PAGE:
Viktor Hovland ignites European charge at Ryder Cup
World number four Viktor Hovland was proving to be the star for Europe in the early stages of the Ryder Cup in Rome.
In the second match out he chipped in from the fringe to birdie the first and when he holed a 20-footer at the second he and rookie Ludvig Aberg went two up.
The Norwegian almost holed another chip from the front of the third but Europe lost that hole to a Max Homa birdie and then Open champion Brian Harman’s three at the next brought things back to all-square.
Ahead of them Jon Rahm and Tyrrell Hatton were one up after Rahm had holed a putt from off the side of the third green.
They were grateful to world number one Scheffler, who has employed English putting coach Phil Kenyon, at the next however as he missed a four-foot birdie putt to level things up.
Scheffler had almost got the Ryder Cup off to a stunning start after nearly holing his chip for birdie at the opening hole.
The American had the honour of leading off in front of a fervent home crowd surrounding Marco Simone’s first tee and while his drive was less impressive than Jon Rahm’s he made up for his with his second, his team’s third in the foursomes format, but his ball lipped out.
Europe were in a better position on the green thanks to Hatton’s approach but his Spanish team-mate could not sink the putt.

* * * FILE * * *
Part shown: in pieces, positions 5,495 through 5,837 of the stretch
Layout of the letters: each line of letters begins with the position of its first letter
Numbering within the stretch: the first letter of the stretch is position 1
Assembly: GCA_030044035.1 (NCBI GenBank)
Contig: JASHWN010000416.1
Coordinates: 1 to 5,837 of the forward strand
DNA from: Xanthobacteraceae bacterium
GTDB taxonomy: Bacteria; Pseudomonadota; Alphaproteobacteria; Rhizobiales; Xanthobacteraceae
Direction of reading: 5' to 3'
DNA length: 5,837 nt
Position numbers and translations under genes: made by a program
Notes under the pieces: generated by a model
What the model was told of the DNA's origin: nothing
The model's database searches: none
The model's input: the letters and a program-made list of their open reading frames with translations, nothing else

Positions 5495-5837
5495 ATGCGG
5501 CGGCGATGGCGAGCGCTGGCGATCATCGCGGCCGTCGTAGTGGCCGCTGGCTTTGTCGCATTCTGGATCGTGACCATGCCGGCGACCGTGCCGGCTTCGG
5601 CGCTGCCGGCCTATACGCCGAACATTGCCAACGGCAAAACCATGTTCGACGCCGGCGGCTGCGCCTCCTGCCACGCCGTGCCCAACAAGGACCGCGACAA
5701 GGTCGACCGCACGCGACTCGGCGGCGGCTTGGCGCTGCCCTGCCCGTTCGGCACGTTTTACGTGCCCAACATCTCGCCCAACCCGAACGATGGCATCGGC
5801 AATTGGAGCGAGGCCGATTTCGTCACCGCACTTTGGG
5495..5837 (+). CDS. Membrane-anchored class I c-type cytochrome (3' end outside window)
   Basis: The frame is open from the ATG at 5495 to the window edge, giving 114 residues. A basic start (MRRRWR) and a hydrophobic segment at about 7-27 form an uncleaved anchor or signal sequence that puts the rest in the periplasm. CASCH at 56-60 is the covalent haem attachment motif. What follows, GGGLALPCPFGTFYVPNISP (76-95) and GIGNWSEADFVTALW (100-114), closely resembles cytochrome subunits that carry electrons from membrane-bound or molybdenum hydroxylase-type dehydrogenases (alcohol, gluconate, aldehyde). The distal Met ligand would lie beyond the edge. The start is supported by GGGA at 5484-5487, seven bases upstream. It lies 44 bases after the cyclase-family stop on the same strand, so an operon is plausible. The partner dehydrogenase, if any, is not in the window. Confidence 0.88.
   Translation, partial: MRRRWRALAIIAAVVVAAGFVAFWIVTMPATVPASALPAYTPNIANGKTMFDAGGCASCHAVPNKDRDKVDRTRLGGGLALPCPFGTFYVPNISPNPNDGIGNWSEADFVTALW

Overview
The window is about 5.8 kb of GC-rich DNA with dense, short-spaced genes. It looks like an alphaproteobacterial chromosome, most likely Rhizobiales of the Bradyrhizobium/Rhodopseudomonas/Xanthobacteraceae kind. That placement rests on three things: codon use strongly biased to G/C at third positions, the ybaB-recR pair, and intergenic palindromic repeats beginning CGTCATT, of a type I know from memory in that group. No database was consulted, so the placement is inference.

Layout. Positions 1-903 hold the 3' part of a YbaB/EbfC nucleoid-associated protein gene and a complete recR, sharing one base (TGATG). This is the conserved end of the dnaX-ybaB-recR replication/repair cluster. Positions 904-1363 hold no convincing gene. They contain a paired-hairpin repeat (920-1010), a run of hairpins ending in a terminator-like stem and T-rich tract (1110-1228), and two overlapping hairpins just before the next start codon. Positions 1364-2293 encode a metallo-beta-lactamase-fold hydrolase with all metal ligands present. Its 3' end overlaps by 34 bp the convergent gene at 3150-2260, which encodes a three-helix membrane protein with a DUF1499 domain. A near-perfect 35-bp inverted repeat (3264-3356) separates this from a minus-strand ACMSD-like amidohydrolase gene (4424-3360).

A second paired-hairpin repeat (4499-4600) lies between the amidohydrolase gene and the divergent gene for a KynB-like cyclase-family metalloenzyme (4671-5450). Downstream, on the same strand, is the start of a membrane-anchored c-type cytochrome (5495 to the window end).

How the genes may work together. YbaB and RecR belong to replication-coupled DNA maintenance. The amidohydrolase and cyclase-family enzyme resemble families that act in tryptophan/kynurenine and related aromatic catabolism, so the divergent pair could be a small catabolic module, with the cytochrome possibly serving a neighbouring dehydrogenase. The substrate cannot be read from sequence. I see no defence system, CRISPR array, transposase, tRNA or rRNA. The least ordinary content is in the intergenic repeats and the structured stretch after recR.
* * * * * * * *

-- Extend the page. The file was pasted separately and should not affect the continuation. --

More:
On the outskirts of the Eternal City, just over 13 miles from the original Colosseum built almost 2,000 years ago, the modern-day gladiators emerged from a short, dark tunnel under a grandstand seating almost 5,000.
It is considerably smaller than that which greeted participants in Paris five years ago, where nearly 8,000 golf fans roared their approval for their heroes, but no less intimidating.
Rookie Sam Burns was first to arrive over the players’ bridge, with Europe’s pair sandwiched between him and his’ best friend Scheffler, but the Americans regrouped under the stand.
A decibel-busting welcome was greeted for Rahm and Hatton, who have acquired the moniker ‘Team Angry’ this week due to their similar combustible nature on the course, as they emerged into the steel and plastic amphitheatre.
The sound which greeted them cascaded down from the top of the steeply-pitched 25-metre high grandstand, the exterior of which had been wrapped in images of faux Roman Doric columns to play on the city’s history, and reverberated around the tee.
America’s pair were greeted with chants of ‘Who are you?’, which was somewhat ironic considering Scheffler is world number one.
Thousands had sprinted through the gates to queue in the dark 40 minutes before the scheduled 7.35am start time and while they were not quite baying for blood like their historical counterparts they demanded to be entertained.
Scheffler, as senior partner, took responsibility for the nerve-wracking opening tee shot but found the left rough and Burns could not find the putting surface with his approach.
By contrast Rahm drove into position A on the right of the fairway and Hatton put him in a good position to make birdie from 25 feet but when Scheffler’s chip from the front fringe lipped out.